Writing on Micro Persuasion, Steve Rubel sums up a percolating rumor which points to Google's pending announcement it will kill weblog comment spam in it's tracks. Through the simple application of code by bloggers and blog software publishers which informs Google robots not to follow/index certain pages (blog comment pages), links in blog spam, which spammers use to move up their position on search results pages, will become useless and, over time, blog spammers will realize the pointlessness of their scum sucking ways.
Recovering former Mr. Aniston, Brad Pitt will shill for Heineken during this year's Super Bowl. In the spot, directed by David Fincher, Pitt is seen buying a six pack of Heineken. He is then chased by paparazzi who, in a far-from-reality twist, are after the beer instead of Pitt.
With millions of dollars flowing into Tsunami relief funds and donating companies receiving press for their good will, one small moving company, without millions to donate, did their part right at home in New York City. FlateRate Moving engaged in a bit of "Philanthropic Advertising." Over the holidays, a slow time in the moving industry, rather than laying off workers and letting trucks remain idle, the company donated time, trucks and people power to pick up furniture from well-to-do families and donate it to formerly homeless. With 17,000 homeless families in New York alone, they were able to make a big difference. Along the way, the company garnered press for its efforts which brought awareness of its services to those in need while gaining a little publicity for itself.
Already with 1,200 locations, China can't get enough of the Colonel's fried chicken. With America eschewing any food with two or more grams of fat per serving, KFC is looking outside the country for growth hoping to fool China and other nations into thinking their food is healthy before they wise up. With profits of $200 million in China, KFC already has a strong foothold. The company launched 275 stores last year and plans to open the same number in 2005. Skinny Asians may become a thing of the past as China latched on to American glut.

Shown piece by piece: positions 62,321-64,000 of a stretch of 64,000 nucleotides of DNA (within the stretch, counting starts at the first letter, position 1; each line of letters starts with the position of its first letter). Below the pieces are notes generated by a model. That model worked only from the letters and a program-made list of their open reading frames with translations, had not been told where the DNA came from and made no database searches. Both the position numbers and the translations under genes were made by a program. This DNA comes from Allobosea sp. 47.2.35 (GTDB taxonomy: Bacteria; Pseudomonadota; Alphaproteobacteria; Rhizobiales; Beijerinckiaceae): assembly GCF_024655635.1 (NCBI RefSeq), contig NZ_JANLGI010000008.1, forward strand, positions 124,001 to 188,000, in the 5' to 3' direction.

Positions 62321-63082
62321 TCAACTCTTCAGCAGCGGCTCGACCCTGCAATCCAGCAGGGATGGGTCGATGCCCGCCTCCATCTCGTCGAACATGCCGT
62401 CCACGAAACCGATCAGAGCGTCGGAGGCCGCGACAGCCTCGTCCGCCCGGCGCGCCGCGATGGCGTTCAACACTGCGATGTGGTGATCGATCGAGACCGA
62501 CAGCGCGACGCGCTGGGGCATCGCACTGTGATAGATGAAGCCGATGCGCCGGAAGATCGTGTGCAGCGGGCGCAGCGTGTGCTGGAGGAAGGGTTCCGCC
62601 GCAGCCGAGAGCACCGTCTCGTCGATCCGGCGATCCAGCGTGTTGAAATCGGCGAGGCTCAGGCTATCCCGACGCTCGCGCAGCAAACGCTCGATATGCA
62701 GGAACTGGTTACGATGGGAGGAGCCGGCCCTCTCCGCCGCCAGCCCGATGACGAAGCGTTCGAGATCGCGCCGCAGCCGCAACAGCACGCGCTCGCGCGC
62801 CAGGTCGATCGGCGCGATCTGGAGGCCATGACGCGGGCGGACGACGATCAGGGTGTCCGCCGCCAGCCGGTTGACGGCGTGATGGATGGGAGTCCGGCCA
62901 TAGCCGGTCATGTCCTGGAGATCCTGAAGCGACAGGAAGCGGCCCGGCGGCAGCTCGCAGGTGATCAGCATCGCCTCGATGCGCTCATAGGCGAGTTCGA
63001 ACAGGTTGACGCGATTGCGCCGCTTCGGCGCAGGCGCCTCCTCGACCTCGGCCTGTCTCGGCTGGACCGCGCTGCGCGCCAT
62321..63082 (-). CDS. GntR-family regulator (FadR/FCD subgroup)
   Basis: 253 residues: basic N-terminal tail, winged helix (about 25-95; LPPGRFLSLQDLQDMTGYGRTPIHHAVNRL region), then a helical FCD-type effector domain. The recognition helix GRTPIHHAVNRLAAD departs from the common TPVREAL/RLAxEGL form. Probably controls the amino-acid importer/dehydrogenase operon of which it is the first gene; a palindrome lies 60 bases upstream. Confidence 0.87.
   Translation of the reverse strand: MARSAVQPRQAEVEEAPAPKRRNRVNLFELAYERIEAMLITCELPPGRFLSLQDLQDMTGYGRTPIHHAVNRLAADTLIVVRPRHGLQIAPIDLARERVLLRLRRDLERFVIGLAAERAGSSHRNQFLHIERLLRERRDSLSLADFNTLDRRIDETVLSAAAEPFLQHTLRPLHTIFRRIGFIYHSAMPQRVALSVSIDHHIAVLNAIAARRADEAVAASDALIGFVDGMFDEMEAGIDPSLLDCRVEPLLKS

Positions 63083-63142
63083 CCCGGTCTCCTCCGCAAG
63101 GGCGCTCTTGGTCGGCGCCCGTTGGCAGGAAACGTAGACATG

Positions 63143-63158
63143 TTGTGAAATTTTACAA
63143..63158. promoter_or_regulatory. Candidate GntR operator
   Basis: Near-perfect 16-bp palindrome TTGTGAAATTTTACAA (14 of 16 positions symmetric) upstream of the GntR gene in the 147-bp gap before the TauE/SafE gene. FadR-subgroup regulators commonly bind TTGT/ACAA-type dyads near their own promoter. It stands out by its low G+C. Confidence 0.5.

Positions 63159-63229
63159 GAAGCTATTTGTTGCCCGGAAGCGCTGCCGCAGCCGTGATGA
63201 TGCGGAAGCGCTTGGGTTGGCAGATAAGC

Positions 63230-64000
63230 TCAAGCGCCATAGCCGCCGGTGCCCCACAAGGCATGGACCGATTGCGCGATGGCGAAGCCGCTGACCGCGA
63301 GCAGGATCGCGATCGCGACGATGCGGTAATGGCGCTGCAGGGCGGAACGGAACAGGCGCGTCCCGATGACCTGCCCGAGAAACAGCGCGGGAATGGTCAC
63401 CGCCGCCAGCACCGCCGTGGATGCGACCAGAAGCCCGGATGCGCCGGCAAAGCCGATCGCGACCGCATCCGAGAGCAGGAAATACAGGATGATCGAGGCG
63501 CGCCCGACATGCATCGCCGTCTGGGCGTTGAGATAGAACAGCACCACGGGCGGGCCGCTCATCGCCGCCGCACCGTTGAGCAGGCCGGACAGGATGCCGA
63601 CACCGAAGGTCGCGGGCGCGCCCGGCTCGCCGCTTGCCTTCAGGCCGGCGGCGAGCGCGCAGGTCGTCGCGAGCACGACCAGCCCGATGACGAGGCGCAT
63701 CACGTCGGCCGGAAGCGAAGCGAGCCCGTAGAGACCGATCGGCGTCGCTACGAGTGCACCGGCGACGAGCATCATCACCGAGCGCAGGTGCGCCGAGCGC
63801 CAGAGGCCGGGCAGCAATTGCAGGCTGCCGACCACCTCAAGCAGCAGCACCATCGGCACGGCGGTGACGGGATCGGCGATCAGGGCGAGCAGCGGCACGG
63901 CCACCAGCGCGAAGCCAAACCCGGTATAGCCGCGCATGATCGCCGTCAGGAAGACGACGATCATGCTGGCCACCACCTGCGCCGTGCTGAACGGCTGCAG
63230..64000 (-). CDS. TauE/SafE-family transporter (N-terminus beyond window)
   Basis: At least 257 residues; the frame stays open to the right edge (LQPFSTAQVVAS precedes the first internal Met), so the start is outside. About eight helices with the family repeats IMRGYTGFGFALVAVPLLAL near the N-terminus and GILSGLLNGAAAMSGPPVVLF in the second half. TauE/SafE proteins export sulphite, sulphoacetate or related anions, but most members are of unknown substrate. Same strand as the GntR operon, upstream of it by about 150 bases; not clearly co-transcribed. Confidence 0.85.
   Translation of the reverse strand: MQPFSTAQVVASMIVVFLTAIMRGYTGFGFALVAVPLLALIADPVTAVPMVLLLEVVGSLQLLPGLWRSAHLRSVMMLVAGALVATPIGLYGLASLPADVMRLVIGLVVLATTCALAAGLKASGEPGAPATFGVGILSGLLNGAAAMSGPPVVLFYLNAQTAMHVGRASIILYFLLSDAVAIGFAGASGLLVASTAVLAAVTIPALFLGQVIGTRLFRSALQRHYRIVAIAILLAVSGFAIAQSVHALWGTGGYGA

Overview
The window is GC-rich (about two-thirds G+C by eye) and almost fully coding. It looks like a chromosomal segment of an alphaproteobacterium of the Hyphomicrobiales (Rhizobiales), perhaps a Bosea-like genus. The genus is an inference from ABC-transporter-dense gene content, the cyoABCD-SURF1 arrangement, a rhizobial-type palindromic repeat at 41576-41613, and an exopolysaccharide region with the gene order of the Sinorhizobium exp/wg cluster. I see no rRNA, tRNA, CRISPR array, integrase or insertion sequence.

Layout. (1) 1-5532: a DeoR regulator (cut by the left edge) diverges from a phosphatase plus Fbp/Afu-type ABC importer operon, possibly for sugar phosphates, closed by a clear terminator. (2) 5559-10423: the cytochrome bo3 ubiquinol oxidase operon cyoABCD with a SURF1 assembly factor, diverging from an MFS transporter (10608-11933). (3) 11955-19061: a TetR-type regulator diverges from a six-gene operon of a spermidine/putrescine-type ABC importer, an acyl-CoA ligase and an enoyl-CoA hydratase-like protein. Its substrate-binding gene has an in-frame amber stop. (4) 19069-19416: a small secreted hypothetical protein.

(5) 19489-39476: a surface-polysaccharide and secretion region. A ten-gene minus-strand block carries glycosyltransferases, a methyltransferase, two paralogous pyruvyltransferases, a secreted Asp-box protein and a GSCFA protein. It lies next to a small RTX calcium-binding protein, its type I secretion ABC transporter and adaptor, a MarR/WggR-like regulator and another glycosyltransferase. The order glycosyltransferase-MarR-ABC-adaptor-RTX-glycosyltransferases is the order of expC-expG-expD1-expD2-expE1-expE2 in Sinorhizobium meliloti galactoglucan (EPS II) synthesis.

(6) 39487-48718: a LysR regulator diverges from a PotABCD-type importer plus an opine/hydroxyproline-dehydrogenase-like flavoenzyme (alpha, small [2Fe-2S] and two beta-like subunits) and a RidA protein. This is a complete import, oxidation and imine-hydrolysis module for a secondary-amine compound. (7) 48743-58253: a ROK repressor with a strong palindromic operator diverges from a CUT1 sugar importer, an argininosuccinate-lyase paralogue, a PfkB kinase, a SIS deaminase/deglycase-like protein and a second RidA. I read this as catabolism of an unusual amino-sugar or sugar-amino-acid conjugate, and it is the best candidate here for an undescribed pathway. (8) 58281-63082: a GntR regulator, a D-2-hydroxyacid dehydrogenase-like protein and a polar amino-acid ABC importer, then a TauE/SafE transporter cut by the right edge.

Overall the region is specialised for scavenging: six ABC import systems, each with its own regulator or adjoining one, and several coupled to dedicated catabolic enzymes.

Calling attention to the recent over flow of scandalous behavior in the media and advertising industries, Ad Age Editor Sott Donaton says it's time to "cut the crap." Citing the Armstrong Williams "No Child Left Behind payola scam, the Bush administrations fake "No Child Left Behind" video news releases and, among others, Pfizer's stretching of the truth for its Listerine brand, he says the only solution is simply to stop. We agree. Trust between consumer and marketer is nearing the breaking point. Honesty is in short supply. Truth is the only medicine that will turn this train wreck around.
Going against the "he who smelt it, dealt it rule," poor grampa gets fingered by his family for passing gas in a new spot for the American Legacy Foundation and the Ad Council. Of course, it's not exactly gas he's passing. It's from our Subservient Chicken friends Crispin Porter + Bogusky. Also in this week's Ad Age TV Spots of the Week is a very innovative and effective spot from Nextel by TBWA which features construction site employees working in perfect concert like ants, a spot for Vonage from Arnold in which a snowmobiler does something stupid that is then related to making better phone service choices, a boring spot from the New York Jets by Grey Worldwide in support of the New York Sports and Convention Center, a fairly hilarious spot from Dairy Queen also from Grey which promotes its new calorie-laden, artery-clogging, heart attack-causing Quarter Pounder and the fact it takes two hands to eat, another fat-burger spot from Jack in the Box by Secret Weapon Marketing which shows the company icon ogling and commenting on health club imagery and, lastly, an Ad Council spot by Merkly & Partners illustrating that a space suit really isn't necessary to avoid catching the flu.
Ad Age has published a chart outlining which marketers will advertise during the 2005 Super Bowl, how much time each advertiser bought, the agencies behind the spots and a summary of planned creative. We especially look forward to an Anheuser-Busch commercial which, reportedly, will make fun of last years half time show.